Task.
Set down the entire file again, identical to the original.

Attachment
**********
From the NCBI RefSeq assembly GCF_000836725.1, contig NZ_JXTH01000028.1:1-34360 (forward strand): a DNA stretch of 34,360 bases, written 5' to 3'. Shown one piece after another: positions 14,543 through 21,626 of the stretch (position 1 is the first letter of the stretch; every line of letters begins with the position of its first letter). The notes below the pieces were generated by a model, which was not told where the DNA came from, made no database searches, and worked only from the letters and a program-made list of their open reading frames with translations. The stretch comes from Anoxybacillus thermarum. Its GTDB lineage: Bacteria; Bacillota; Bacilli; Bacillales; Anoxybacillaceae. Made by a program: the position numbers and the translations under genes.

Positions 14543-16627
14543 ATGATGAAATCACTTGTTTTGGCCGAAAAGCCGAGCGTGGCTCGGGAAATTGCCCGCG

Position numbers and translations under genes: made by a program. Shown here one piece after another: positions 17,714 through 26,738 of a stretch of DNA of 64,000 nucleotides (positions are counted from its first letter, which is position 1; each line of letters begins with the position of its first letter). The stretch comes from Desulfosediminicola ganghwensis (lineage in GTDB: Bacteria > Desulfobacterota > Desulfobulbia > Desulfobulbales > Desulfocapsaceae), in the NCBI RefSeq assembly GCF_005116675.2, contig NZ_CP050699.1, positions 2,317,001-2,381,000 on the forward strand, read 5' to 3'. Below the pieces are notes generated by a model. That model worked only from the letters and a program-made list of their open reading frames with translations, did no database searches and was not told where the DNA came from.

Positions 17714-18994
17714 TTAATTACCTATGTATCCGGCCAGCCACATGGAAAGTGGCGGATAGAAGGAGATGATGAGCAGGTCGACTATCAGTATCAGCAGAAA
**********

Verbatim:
From the NCBI RefSeq assembly GCF_000836725.1, contig NZ_JXTH01000028.1:1-34360 (forward strand): a DNA stretch of 34,360 bases, written 5' to 3'. Shown one piece after another: positions 14,543 through 21,626 of the stretch (position 1 is the first letter of the stretch; every line of letters begins with the position of its first letter). The notes below the pieces were generated by a model, which was not told where the DNA came from, made no database searches, and worked only from the letters and a program-made list of their open reading frames with translations. The stretch comes from Anoxybacillus thermarum. Its GTDB lineage: Bacteria; Bacillota; Bacilli; Bacillales; Anoxybacillaceae. Made by a program: the position numbers and the translations under genes.

Positions 14543-16627
14543 ATGATGAAATCACTTGTTTTGGCCGAAAAGCCGAGCGTGGCTCGGGAAATTGCCCGCG

Position numbers and translations under genes: made by a program. Shown here one piece after another: positions 17,714 through 26,738 of a stretch of DNA of 64,000 nucleotides (positions are counted from its first letter, which is position 1; each line of letters begins with the position of its first letter). The stretch comes from Desulfosediminicola ganghwensis (lineage in GTDB: Bacteria > Desulfobacterota > Desulfobulbia > Desulfobulbales > Desulfocapsaceae), in the NCBI RefSeq assembly GCF_005116675.2, contig NZ_CP050699.1, positions 2,317,001-2,381,000 on the forward strand, read 5' to 3'. Below the pieces are notes generated by a model. That model worked only from the letters and a program-made list of their open reading frames with translations, did no database searches and was not told where the DNA came from.

Positions 17714-18994
17714 TTAATTACCTATGTATCCGGCCAGCCACATGGAAAGTGGCGGATAGAAGGAGATGATGAGCAGGTCGACTATCAGTATCAGCAGAAA